The mile of Lake Wheeler Road nearest downtown Raleigh hasn’t changed in decades. With the old Dorothea Dix Hospital campus on one side and the Fuller Heights neighborhood on the other, it’s still a two-lane road without sidewalks or bike lanes or even much of a shoulder.
The city plans to change that. As the former psychiatric hospital campus becomes a city park and developers move to build high-rises in Fuller Heights, Raleigh is planning to overhaul the road that runs between them.
The latest designs would keep Lake Wheeler a two-lane road but would add a median down the middle, sidewalks on both sides and a two-way bike path on the west side along the park. There would also be four roundabouts, including the Triangle’s first elongated roundabout where two side streets meet Lake Wheeler a couple hundred feet apart.
The city is seeking the public’s feedback. It has posted a summary of the designs and a link to an online survey at raleighnc.gov/projects/lake-wheeler-road-improvement-project. The survey will be live through June 1.
City planners presented preliminary designs last fall. Since then, they’ve decided to replace the current signal at Lake Wheeler and South Saunders Street with a roundabout. The intersection would be reconfigured, using a corner of the park, to make the roundabout work, said Brian Roth-Roffy, the project manager.
At the other end, near the N.C. State Farmers Market, an elongated or peanut-shaped roundabout would tie Goode and Mercury streets into a single intersection with Lake Wheeler. With everyone turning right into the roundabout, the design would make getting out of both side streets easier and safer, Roth-Roffy said.
“Roundabouts always perform better safety wise,” he said. “There are a lot less severe accidents when you’re doing right turns instead of trying to cross over and go left.”
Another roundabout would be built at Lake Wheeler and Hammell Drive, where developers are planning a $600 million apartment, office and retail project on 7.5 acres. Traffic from that development will use Hammell to get to or from either Lake Wheeler or South Saunders.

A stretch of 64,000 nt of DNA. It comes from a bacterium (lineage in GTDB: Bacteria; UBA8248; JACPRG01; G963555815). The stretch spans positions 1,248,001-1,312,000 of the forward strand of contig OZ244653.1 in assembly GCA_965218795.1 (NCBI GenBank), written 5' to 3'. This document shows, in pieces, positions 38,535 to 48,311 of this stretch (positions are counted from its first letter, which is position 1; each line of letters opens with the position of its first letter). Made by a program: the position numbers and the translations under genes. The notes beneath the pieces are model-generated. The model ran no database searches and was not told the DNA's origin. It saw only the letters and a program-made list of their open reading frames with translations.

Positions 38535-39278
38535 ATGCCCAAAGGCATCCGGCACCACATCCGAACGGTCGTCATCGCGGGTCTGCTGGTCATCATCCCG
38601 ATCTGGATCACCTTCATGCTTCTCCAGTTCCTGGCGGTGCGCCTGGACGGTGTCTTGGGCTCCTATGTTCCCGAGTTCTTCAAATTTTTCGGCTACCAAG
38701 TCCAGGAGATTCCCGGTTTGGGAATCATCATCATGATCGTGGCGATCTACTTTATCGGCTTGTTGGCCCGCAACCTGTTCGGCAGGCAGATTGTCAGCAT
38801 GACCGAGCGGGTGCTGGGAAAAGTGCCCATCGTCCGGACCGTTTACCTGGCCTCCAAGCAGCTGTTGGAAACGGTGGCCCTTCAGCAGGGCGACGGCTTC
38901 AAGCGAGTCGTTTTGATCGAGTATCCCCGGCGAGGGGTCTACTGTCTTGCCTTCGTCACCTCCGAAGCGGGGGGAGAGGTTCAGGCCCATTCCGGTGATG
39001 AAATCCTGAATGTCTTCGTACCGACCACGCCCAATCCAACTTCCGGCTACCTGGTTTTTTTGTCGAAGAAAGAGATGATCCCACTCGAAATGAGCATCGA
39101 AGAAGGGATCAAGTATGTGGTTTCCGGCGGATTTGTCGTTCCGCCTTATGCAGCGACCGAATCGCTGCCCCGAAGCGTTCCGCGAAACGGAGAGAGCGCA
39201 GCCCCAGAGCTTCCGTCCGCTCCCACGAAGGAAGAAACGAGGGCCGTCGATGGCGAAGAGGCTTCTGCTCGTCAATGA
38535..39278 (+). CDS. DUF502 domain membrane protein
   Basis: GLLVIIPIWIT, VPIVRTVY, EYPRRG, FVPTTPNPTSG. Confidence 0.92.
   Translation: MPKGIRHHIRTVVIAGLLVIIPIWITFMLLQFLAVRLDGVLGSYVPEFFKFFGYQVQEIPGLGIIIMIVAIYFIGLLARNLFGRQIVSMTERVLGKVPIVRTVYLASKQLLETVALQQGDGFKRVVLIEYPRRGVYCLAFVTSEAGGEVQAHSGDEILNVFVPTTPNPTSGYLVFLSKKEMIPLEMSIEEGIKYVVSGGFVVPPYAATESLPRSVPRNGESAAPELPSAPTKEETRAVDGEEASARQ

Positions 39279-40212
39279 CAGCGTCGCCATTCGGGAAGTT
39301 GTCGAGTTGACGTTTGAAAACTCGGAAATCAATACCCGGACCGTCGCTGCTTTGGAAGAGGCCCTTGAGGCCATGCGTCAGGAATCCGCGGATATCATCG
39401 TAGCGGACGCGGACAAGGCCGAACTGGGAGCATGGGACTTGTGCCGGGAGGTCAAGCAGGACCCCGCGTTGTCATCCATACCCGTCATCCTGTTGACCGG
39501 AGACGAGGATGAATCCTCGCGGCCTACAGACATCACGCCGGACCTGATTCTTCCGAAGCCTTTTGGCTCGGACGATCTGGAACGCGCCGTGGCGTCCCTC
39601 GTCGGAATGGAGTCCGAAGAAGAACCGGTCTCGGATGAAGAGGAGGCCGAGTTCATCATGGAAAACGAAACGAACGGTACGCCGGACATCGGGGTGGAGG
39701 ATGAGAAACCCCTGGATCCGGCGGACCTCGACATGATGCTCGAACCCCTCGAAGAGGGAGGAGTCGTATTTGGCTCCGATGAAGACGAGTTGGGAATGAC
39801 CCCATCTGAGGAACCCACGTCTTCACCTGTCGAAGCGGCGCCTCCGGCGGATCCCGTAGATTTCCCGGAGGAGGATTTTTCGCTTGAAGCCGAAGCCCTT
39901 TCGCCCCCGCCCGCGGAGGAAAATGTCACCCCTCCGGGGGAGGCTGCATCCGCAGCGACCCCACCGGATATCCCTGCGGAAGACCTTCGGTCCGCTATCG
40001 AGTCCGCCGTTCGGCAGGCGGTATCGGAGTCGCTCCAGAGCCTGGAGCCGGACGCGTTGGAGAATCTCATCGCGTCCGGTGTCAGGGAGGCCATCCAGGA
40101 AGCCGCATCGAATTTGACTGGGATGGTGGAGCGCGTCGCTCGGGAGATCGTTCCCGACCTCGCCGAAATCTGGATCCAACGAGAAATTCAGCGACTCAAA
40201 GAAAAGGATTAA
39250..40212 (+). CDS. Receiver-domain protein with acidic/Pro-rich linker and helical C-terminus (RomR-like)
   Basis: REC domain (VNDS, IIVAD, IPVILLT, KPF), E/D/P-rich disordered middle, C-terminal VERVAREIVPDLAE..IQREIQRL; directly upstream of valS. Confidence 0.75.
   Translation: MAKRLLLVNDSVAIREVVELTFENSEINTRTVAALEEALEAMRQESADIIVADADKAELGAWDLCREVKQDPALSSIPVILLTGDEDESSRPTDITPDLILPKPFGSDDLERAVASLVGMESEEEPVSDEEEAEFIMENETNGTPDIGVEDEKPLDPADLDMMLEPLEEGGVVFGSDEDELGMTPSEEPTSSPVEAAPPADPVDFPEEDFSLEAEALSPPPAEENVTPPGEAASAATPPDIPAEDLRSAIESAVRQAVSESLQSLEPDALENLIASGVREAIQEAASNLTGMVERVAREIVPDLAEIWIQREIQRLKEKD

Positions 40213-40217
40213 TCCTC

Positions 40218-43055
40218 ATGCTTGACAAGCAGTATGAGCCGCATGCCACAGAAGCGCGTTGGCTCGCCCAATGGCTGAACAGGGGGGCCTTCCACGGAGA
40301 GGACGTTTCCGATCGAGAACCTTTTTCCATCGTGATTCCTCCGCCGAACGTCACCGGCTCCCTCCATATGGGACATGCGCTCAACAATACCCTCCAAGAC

The fourth roundabout would go in at Lake Wheeler and Daladams Street. The street would be extended into Dix Park, becoming the entrance to the Gipson Play Plaza, a planned playground area that marks the first phase of the 308-acre park’s development. Construction on the play plaza is expected to begin this year.
The city doesn’t know when work will begin on Lake Wheeler Road, Roth-Roffy said. It’s likely the Gipson Play Plaza will be finished before the new entrance from Lake Wheeler is built, and visitors will continue using other entrances off Lake Wheeler and Western Boulevard in the meantime.
With a median, sidewalks and the bike path, the new Lake Wheeler Road will require more room than the existing one. Most of the additional space will come on the park side of the road, Roth-Roffy said, but it’s possible the city will need easements on some of the front yards of houses on the Fuller Heights side of the road.
It’s not clear how long those houses will survive. The city’s land use plan calls for “high-density residential” development along this stretch of Lake Wheeler, and houses have already disappeared for the project around Hammell Drive.